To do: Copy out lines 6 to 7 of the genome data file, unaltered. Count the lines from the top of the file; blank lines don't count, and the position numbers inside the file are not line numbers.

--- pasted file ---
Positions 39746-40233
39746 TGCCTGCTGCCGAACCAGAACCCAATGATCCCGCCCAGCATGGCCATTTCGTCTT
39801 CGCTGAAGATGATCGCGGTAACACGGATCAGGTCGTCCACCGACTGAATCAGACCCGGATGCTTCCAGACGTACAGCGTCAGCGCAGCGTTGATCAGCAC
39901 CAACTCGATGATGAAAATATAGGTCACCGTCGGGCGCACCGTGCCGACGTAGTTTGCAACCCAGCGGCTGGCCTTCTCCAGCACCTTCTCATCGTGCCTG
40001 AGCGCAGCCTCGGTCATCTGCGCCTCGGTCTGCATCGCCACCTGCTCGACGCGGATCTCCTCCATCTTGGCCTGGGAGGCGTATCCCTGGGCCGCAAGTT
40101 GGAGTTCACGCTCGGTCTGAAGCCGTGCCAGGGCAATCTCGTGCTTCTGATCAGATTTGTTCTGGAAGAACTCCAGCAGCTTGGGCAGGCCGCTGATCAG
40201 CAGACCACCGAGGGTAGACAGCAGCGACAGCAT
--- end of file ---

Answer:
40101 GGAGTTCACGCTCGGTCTGAAGCCGTGCCAGGGCAATCTCGTGCTTCTGATCAGATTTGTTCTGGAAGAACTCCAGCAGCTTGGGCAGGCCGCTGATCAG
40201 CAGACCACCGAGGGTAGACAGCAGCGACAGCAT